1. Do you have a writing goal you want to achieve?

I want to self-publish many more books and build a platform that can support me as a full-time author. I currently work from home as a freelance copywriter, writing articles, blogs and sales copy for other people, but I’d much rather be working on my own stuff.

  1. What does writing success look like?

Last time I answered that question, I said it was

“the Amazon orange bestseller banner.

I managed to snag one of those on the Australian Amazon site about a month ago, and it’s been attached to my book ever since.”

– Heather Hackett

But I realize now that success is more than that. Success means I will be able to give up writing for others and have my own body of work support me. Success means that readers will email me and tell me they loved my books. Success means my editor will stop saying, “You need to show me more here.” Success means that I might eventually get a full night’s sleep.

  1. What are you working on now?

I’m working on finishing my second memoir, the sequel to my first book – Restless. Following on from my years of budget travel as a backpacker with kids, this one is about the 8 years that I spent living and working in Japan. It’s about half done – I seem to always be saying that, but I’m determined to get it done very soon. Then I want to concentrate on the psychological thriller I have in my heart.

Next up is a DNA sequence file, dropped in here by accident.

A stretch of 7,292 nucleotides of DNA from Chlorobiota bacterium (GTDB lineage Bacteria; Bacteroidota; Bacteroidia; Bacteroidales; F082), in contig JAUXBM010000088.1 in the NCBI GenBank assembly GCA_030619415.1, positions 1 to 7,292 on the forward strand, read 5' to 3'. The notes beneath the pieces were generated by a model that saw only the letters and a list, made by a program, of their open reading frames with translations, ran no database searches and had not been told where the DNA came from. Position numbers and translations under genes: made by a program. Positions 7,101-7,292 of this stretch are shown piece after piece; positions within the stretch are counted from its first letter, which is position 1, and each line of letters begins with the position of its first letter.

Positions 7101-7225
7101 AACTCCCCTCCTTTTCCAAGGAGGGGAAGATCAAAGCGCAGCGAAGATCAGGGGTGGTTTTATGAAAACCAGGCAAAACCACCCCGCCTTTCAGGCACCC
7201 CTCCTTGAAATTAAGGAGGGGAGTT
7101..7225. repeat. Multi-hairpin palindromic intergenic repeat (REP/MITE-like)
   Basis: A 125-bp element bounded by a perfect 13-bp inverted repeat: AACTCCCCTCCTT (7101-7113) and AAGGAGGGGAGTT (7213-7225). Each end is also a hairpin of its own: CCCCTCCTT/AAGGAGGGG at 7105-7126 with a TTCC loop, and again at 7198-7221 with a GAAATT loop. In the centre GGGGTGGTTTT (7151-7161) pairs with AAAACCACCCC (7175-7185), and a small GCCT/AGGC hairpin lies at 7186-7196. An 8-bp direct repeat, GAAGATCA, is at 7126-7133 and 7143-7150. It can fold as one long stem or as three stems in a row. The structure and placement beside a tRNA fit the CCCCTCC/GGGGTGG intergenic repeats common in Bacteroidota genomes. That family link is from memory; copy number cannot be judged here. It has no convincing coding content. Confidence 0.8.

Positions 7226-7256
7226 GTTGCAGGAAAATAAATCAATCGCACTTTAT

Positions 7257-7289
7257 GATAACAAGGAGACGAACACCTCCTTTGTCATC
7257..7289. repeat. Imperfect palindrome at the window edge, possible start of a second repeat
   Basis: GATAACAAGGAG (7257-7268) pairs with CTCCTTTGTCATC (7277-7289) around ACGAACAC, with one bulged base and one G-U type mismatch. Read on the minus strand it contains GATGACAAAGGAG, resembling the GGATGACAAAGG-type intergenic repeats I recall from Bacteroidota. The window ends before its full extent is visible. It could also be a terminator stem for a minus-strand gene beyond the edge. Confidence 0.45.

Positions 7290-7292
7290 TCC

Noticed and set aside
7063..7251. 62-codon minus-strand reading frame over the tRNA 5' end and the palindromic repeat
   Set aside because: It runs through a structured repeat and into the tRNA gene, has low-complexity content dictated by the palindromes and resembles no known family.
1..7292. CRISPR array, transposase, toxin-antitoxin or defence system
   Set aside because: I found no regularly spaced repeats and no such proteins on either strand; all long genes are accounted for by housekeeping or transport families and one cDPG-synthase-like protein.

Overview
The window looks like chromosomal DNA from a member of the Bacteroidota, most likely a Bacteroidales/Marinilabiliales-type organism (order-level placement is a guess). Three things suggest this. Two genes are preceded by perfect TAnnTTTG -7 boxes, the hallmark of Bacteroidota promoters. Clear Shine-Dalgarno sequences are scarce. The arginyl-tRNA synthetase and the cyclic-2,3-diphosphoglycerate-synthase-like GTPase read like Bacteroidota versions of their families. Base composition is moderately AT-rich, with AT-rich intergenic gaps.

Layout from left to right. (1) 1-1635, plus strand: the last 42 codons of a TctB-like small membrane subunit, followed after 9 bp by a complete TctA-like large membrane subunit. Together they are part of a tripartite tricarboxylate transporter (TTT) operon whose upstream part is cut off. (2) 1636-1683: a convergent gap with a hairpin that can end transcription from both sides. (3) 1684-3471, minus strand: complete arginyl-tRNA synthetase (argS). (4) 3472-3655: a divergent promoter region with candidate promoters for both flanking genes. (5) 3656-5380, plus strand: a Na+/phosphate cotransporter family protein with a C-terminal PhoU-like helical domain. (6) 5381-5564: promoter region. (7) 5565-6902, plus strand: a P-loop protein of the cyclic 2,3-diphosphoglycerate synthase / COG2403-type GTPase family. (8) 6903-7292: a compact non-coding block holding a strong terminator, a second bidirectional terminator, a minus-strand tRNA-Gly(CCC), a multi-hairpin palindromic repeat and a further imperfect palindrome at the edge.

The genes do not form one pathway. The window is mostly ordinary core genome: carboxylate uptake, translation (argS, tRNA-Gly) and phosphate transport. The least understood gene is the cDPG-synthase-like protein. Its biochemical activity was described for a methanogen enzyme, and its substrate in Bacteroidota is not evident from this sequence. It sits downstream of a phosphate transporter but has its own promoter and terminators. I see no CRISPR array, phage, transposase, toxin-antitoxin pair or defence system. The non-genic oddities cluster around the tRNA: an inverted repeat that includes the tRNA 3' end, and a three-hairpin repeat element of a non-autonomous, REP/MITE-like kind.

1. Did you know the piece you submitted was special?

Special? No. Emotionally engaging? Maybe. Difficult to write? Definitely.

“It’s one of those sensitive subjects that we don’t often address, and don’t like to think about on any deep level.”

– Heather Hackett

But psychological abuse is just as real as the physical variety, and it can exist right under our noses without ever being seen, because it’s not obvious.

  1. What’s next for you?

I need to start thinking about the title and cover for my second book. Recently I changed the cover of Restless, my first book, and it has made a huge difference to the sales. This is the new cover. It’s me and my son trekking in the Nepal Himalaya, one of the rare instances I was not the one taking the photos, but it’s much more relevant to the topic, even though the original cover image held special meaning for me. What do you think? Original cover on the left, new one on the right.



Check it out on Amazon at the following sites:

Amazon US – https://www.amazon.com/dp/B01MXSWC3J

Amazon UK https://www.amazon.co.uk/dp/B01MXSWC3J

Amazon AUS https://www.amazon.com.au/dp/B01MXSWC3J

Connect with me on Facebook at – https://www.facebook.com/heatherhackett.author/


Heather, congratulations again and thank you so much for sharing your insights. Gang, we’ll have more Q&A and profiles of the winners coming up, so stay tuned!

Published by Dan Alatorre AUTHOR

USA Today bestselling author Dan Alatorre has 50+ titles published in more than 120 countries and over a dozen languages.

6 thoughts on “Word Weaver Winner’s Profiles: Third Place Winner Heather Hackett

  1. Heather — good to hear about your writing processes. Some of them are similar to mine! I also entered the contest with a partial from a larger work, and although I had started a completely new short story, the partial seemed more suited to the “scary” theme. Good luck with your new projects!

    Liked by 2 people